Now don’t get me wrong – I don’t suffer from the delusion that this particular stack of secrets if of interest to any but the most nerdtastic of aviation nerds. It isn’t the sealed portions of the Warren Commission files, lists of Drone War targets in Yemen, the truth of Obama’s extraterrestrial heritage, or anything that will alter anyone’s (even a nerdtastic aviation nerd’s) opinion of any current event, policy, or person.
But here’s the thing…if I hadn’t asked, these documents, inconsequential or not, would probably have forever remained secret (right alongside the Ark of the Covenant).
In a obscure way I directed the course of our government. Using the existing organs of transparency, a well reasoned request (and yes, the willingness to pay the reproduction fees!) I made secrets about what had once been a “black” program available to the public.
In these days when it seems like our government is so often up to things that are…let us say “questionable”…when policies seem dictated by corporate interests or paranoia or both, when all appears to be obscurity and misdirection, it was a powerful reminder that us citizens still have our role to play, that the organs of the government still respond to us. And if you don’t use that power to to try and make the change you want (obscure or grand as it may be), you have to take a share of the culpability for the state of things.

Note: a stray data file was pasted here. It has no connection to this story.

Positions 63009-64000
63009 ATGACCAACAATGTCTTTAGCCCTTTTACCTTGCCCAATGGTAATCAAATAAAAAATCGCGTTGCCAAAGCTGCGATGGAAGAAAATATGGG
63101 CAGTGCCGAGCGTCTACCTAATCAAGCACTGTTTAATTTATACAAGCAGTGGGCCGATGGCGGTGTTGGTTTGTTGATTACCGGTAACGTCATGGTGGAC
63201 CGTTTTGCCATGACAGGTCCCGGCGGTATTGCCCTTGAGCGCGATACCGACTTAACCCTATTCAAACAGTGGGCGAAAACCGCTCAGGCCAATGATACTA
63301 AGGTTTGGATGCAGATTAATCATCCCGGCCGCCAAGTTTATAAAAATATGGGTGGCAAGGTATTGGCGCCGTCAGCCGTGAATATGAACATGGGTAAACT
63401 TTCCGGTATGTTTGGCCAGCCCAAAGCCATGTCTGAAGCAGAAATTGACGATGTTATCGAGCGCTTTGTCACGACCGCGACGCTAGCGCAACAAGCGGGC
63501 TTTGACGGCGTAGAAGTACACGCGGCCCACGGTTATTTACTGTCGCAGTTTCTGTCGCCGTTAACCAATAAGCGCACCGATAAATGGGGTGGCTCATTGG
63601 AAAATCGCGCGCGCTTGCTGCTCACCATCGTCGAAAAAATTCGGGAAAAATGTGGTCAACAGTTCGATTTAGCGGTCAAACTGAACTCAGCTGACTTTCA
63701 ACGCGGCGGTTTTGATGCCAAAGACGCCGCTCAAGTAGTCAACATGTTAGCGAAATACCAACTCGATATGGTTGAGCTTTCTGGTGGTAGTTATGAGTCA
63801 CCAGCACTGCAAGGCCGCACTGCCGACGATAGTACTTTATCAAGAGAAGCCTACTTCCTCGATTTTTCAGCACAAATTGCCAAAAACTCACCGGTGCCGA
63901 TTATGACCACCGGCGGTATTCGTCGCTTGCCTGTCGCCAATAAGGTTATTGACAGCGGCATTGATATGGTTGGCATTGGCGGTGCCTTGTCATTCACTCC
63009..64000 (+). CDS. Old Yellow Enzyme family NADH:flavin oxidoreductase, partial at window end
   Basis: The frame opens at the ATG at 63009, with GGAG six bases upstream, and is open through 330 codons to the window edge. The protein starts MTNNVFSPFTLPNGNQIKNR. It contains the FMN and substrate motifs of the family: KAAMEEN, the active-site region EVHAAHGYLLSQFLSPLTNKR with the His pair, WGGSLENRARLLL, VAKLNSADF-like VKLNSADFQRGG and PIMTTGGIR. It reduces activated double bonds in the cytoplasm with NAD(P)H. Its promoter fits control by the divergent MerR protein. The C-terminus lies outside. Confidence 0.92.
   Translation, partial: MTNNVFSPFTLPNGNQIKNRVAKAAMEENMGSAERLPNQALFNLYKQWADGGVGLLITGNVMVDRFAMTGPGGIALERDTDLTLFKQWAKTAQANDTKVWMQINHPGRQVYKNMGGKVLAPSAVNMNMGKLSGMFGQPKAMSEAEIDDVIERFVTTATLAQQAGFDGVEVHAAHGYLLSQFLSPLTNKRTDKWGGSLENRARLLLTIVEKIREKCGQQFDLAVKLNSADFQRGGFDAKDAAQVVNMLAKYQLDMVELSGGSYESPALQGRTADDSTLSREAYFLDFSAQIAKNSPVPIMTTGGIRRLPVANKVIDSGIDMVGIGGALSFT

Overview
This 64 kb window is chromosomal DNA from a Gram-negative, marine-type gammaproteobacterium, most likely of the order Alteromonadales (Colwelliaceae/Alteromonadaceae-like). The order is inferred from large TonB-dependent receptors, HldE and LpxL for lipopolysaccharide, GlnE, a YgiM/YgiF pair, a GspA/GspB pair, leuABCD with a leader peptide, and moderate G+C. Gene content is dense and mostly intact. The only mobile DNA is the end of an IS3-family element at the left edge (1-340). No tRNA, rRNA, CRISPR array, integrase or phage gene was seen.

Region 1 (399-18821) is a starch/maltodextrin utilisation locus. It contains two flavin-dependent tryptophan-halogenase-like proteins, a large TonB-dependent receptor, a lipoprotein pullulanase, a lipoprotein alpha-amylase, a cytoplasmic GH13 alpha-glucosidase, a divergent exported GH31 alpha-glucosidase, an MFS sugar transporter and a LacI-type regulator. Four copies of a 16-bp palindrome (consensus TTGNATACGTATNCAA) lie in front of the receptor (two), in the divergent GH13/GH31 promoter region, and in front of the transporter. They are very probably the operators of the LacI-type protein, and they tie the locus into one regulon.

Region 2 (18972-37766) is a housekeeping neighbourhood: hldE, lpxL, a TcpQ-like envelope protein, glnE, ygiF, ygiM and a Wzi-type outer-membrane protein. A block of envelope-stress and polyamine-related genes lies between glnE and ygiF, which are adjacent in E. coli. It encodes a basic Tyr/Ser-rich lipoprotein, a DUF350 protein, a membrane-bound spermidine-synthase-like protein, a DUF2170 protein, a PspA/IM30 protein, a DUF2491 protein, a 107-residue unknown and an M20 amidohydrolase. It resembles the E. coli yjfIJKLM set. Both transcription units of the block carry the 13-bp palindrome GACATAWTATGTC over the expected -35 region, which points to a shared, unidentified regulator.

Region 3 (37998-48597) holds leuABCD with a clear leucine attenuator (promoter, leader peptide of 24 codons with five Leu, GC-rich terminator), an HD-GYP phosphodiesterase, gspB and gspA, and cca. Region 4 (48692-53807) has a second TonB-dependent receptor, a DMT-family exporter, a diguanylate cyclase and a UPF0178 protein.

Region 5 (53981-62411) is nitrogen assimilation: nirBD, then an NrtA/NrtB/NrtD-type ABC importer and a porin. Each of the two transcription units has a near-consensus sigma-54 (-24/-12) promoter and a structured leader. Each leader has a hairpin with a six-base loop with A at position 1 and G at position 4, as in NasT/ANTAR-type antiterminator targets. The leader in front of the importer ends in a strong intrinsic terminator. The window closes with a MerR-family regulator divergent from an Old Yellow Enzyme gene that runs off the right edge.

Sometimes it is easy to feel frustrated, ignored, and powerless, but without taking action you guarantee that you will be frustrated, ignored, and powerless.
It is a bit like asking that girl (or guy, depending) who you know is out of your league out on date. Sure, they probably will say no, but until you ask, you won’t know for sure. You could just fantasize and masturbate and never open yourself up to the risk of actual rejection. But if you never ask, you’d definitely never get to go out on that date.
Things don’t happen unless we make an effort, take some initiative. We can’t just lament the flaws in our society/government, we can’t just jump to the assumption that we have no recourse. It can feel like the normal pathways of change are all broken or corrupt and so protests and venting to our like-minded echo chambers and online posturing are the only options left. I’m not saying these things don’t have their place and their point (though I’m not so sure about online posturing, actually) but beware simply defaulting to actions that make you feel better more than they actually change anything.